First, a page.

Malaysia Airlines Group (MAG) LCC subsidiary Firefly could lose up to MYR20 million ($4.9 million) a month after it was forced to stop 20 daily flights to/from Singapore from Dec. 1, 2018 after the Civil Aviation Authority of Malaysia (CAAM) rejected its move from Changi to Seletar airport.

“The exposure, the revenue lost from the suspension is MYR15 million, so we’re looking at MYR15 million to MYR20 million revenue lost on a monthly basis,” MAG CEO Izham Ismail told The Malaysian Insight. He added that the incident would affect MAG’s overall financial performance as a group.

Firefly had sought for approvals from CAAM as early as October 2018, but the authority protested the implementation of Seletar’s ILS procedures, which it said would hinder the development of tall buildings in Pasir Gudang, Malaysia. In retaliation, Malaysia issued a restricted airspace permanent notice to airmen (NOTAM) over Pasir Gudang that was in place from Jan. 2, 2019.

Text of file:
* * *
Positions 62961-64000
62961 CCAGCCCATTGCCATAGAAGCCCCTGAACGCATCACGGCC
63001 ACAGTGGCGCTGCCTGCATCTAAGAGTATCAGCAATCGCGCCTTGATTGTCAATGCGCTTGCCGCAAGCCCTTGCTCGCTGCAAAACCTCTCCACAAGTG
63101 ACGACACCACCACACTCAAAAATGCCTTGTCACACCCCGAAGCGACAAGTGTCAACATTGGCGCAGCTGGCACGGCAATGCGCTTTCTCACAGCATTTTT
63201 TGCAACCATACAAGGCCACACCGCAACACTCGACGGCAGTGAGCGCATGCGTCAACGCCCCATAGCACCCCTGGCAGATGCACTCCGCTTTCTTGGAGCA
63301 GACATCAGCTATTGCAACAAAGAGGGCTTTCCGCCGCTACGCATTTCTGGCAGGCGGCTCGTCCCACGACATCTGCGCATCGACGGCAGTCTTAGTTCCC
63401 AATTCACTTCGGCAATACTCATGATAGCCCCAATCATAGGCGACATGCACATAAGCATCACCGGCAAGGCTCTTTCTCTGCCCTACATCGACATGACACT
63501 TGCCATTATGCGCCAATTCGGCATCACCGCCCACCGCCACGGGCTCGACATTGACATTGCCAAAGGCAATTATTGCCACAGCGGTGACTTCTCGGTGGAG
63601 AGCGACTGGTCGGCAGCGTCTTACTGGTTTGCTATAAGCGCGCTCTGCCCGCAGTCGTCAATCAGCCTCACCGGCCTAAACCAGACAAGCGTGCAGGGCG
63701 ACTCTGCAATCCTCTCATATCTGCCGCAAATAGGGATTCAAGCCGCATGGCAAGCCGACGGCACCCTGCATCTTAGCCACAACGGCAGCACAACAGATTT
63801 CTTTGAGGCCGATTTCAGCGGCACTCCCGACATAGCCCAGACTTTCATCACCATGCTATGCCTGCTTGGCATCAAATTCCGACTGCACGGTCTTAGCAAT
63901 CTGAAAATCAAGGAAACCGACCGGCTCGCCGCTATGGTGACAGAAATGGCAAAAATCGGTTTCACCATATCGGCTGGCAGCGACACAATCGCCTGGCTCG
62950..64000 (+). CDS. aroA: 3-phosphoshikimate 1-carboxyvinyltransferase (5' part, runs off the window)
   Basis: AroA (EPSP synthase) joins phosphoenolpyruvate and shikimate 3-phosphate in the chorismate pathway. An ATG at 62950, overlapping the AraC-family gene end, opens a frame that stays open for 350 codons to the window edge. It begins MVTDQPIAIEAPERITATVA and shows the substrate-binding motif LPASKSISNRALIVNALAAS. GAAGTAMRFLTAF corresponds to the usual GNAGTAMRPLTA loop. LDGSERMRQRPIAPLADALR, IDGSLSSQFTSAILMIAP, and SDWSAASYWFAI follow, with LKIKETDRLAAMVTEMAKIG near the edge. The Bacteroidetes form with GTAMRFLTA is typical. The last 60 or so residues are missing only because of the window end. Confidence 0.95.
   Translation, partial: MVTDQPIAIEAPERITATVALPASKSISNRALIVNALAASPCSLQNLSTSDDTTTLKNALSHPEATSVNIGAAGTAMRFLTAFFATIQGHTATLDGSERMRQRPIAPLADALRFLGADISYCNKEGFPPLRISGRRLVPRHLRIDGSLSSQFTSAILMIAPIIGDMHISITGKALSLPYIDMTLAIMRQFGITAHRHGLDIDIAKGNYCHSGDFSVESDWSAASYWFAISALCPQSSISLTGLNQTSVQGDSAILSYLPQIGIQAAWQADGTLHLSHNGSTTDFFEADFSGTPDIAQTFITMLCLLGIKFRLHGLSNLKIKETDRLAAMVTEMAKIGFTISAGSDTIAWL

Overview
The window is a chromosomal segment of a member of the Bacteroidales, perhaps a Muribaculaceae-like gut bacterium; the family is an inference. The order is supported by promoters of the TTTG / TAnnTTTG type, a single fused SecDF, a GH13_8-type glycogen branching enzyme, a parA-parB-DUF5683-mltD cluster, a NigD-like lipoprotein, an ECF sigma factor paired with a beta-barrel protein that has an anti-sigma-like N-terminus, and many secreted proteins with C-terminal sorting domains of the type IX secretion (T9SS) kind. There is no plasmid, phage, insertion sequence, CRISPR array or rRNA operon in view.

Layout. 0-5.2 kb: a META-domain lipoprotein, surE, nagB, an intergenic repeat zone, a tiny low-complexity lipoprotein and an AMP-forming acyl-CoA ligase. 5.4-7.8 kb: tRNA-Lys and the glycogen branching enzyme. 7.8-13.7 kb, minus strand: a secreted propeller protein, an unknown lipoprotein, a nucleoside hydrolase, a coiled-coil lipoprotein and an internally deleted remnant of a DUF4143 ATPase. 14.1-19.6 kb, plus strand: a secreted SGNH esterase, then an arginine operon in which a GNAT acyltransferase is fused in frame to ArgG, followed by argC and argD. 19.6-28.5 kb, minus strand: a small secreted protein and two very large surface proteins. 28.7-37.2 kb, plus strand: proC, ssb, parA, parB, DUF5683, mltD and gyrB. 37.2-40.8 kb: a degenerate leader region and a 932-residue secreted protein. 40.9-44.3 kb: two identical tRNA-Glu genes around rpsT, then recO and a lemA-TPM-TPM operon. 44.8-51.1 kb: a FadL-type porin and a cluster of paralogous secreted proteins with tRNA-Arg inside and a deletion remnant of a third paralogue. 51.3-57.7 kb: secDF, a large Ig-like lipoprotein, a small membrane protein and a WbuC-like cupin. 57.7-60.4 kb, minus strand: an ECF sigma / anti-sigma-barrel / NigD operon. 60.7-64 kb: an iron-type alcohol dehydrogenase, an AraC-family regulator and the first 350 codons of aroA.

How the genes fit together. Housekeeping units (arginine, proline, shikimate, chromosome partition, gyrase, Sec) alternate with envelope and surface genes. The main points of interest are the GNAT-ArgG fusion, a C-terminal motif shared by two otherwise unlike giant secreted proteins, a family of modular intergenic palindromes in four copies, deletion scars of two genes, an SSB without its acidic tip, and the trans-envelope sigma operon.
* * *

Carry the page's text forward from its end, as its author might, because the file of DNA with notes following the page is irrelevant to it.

The Changi slot that Firefly initially operated on has already been reassigned to another airline, forcing Firefly to cancel its service to Singapore and refund passengers.

Following a bilateral meeting on Jan. 8, Singapore has agreed to temporarily suspend its ILS procedures at Seletar, and in return, Malaysia will lift its Pasir Gudang NOTAM.

Firefly CEO Philip See said the LCC has written to Changi Airport Group (CAG) seeking temporary landing slots since there are no ILS facilities in place at Seletar. 

CAG did not respond to ATW by press time.

Chen Chuanren,